Coaching Professional Development
The Canadian Elite Academy has offered sessions to over 319 different participants in the last couple of years. Currently, the success of the academy is based on the fact that team coaches spend so much time on building the team they do not get the opportunity to help with the individual skill training needed to build skilled volleyball players. The whole mandate behind the academy is to break down the skills, spend two hours teaching a single skill, to give the athletes the skill instruction which they can then take and work on when they get a chance. The academy tries to give the young athletes the foundation to develop the skill correctly so when they get older coaches are not spending their whole practice trying to break bad habits. During this time we have utilized some of the best coaches in the province to offer these sessions. If sessions have small enrolments then Dr. Darren Cannell is the head coach but if the sessions warrant the use of other coaches to teach specific skills. During these sessions, we have had numerous requested from coaches who wish to use the sessions as professional development opportunities and watch the sessions from the side and take notes about the talented coach’s approach to teaching the individual skills.
Here are the parameters that Volleyball Canada considers necessary to approve a Non-NCCP event and award Professional Development points:
- 1-3 hours
- Instruction takes place
- Opportunities for discussion and reflection are available (30-100% of the time)
- Instructors/Coaches are NCCP Certified in the context that they are working, and are using current VC coaching methodology (to be verified by the PSO, NSO, or PSO representative). If coaches are not certified within the NCCP, they must possess other professional or international certifications or designations.
- If the learning environment is a practice in which instructors work with coaches, the training sessions must be delivered in small-group (minimum 4) or large-group (12-16) settings, and not in individual sessions.
Coaches will be able to watch the practice and the academy coach(es) will share any plans they have available. If the Academy Head Coach is not the one coaching then he will sit and explain the process, the drills and the approach as the practice is in progress. All the Academy practices are coed, and players are of all skill levels, all instruction is individualized and designed to take a skill to the next level. For each athlete, this level might be different. The pre-brief will happen during the 15 minutes before and if the presenting coach wishes they will be available 15 minutes after the session to answer questions. The head coach will be available for most of the two hours to answer questions when the head coach is coaching, then he would invite the coach to join in with the practice as an assistant and then they can be involved with ball tossing and activity but a silent observer. If the head coach knows the coach and their level he might encourage the observing coach to be more vocally involved. The observing coach during the sessions will be able to see the approach to skill development, the practice pace, how the instructions are given and the cues and feedback are given. They will also see a wide variety of different drills to used to help instruct the skill being taught. Currently, the academy have this happening with a lot of different coaches and parents as we have open practices and anyone can watch and ask questions of the sessions. Many bring notebooks and take notes during a practice. The only change that would make to process is the administration and registering the coaches before they attend to achieve the coaching professional development point. The academy coaches are asked to help complete teams with individual skills and we then attend their practices and the team coaches write down our whole process and pick and choose what they like and how they might incorporate it into their team practices.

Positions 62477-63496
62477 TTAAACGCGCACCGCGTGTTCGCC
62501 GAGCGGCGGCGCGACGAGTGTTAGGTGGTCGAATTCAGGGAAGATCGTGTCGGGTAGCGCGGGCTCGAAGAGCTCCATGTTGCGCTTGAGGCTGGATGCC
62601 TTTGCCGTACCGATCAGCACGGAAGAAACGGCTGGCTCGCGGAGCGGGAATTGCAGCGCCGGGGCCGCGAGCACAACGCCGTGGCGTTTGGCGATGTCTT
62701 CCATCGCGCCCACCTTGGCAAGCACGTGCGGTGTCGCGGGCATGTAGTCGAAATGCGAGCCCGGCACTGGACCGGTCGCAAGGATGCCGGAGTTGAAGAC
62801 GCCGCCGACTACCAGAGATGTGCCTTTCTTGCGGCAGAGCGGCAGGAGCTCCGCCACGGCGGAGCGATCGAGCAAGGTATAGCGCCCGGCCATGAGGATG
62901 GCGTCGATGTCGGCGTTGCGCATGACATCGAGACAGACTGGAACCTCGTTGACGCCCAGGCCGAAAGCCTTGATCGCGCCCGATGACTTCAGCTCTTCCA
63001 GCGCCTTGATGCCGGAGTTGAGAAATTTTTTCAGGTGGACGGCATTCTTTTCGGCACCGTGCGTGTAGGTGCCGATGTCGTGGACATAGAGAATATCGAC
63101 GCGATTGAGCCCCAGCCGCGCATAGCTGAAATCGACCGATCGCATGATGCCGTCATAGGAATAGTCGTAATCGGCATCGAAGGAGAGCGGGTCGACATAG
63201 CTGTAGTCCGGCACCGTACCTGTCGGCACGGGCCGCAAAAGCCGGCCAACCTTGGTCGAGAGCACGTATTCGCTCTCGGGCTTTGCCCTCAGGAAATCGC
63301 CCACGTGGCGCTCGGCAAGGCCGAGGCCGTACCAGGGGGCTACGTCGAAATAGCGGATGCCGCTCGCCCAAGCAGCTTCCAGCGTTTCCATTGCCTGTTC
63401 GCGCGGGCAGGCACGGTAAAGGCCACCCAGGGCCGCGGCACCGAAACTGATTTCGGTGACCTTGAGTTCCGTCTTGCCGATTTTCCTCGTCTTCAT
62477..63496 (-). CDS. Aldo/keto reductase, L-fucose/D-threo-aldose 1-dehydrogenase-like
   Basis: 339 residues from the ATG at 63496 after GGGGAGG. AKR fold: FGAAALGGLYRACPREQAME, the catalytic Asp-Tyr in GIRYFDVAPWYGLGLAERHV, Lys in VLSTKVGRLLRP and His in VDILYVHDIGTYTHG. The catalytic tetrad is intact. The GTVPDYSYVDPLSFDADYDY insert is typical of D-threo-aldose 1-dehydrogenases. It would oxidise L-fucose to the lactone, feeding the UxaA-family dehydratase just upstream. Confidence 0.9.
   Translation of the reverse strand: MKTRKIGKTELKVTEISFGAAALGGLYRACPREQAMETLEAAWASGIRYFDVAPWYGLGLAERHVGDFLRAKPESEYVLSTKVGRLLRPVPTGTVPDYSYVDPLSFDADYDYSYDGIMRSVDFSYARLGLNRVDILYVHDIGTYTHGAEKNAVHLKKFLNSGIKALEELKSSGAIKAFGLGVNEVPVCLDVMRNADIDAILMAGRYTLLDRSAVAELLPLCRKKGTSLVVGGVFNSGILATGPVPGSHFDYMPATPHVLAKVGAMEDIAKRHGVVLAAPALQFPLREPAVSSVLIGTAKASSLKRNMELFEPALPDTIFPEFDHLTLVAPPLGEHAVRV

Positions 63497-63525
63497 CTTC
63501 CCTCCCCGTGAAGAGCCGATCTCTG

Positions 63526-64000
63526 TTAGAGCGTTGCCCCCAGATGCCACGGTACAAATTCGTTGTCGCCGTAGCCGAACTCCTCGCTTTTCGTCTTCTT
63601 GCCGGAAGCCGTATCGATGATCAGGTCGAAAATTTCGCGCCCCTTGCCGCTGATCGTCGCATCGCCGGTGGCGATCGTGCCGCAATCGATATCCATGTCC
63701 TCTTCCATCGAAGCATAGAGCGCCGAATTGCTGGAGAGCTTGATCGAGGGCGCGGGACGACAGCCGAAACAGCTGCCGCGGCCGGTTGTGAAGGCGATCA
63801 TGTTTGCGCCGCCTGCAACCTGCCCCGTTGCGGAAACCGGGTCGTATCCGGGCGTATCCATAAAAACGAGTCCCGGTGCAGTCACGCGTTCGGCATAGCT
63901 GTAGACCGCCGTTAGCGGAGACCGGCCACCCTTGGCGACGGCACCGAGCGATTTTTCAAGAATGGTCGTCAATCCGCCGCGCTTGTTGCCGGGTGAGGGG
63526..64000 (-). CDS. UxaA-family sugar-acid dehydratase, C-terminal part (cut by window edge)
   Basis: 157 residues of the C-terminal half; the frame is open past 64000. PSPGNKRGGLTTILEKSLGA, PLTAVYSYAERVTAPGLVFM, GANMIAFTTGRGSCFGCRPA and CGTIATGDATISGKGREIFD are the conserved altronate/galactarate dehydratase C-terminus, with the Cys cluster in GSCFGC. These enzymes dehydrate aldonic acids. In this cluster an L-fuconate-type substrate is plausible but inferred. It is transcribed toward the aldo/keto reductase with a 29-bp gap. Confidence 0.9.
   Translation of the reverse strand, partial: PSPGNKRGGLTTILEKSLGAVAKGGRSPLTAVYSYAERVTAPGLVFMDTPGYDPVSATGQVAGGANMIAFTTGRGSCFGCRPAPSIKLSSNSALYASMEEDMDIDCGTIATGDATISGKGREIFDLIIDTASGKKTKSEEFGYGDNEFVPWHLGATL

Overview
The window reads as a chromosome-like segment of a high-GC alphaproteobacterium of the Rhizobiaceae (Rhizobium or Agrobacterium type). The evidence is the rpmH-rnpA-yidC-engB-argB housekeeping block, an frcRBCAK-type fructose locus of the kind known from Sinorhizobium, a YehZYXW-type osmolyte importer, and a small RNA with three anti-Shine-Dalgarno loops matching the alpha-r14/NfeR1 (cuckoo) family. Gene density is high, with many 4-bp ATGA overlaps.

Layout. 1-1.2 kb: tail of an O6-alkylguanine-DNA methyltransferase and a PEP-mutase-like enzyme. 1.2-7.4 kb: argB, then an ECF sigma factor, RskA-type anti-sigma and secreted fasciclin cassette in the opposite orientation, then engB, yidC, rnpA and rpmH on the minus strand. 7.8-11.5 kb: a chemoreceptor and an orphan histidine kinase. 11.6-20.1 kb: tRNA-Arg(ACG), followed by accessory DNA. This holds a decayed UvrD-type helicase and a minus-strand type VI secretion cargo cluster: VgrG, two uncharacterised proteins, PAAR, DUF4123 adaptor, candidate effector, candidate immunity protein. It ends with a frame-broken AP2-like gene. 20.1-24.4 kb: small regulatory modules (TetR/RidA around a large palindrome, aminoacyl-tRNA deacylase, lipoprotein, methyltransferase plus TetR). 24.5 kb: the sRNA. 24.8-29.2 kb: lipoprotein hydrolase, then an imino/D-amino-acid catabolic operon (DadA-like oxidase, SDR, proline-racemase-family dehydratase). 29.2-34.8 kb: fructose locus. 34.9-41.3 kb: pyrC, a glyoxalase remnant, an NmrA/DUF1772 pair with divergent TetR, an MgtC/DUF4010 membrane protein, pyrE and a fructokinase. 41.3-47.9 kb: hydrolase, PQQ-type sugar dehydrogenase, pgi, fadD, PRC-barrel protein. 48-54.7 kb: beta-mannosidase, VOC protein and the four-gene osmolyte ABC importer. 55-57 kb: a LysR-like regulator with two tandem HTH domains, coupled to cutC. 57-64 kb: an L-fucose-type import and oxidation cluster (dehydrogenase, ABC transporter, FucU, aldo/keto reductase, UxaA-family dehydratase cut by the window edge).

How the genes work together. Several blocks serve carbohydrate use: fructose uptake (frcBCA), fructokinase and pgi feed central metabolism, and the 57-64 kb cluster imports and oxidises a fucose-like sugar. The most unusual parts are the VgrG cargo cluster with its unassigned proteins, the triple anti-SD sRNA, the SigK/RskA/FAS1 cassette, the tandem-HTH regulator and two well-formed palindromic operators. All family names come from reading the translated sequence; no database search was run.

There are so many different ways to teach each of the different volleyball skills and using a variety of coaches allow the academy to share these different methods. Different is not always wrong, but one method might work with one athlete and not with another. The more coaches I get involved in the academy the more drills and approaches I have learned which has greatly improved my coaching and we would like to share this professional development with other coaches. I know I am a visual learner and I have learned more about coaching volleyball by watching others coach during practices and I know there are others who also learn that way
Two hour sessions will be worth a single point towards your certification.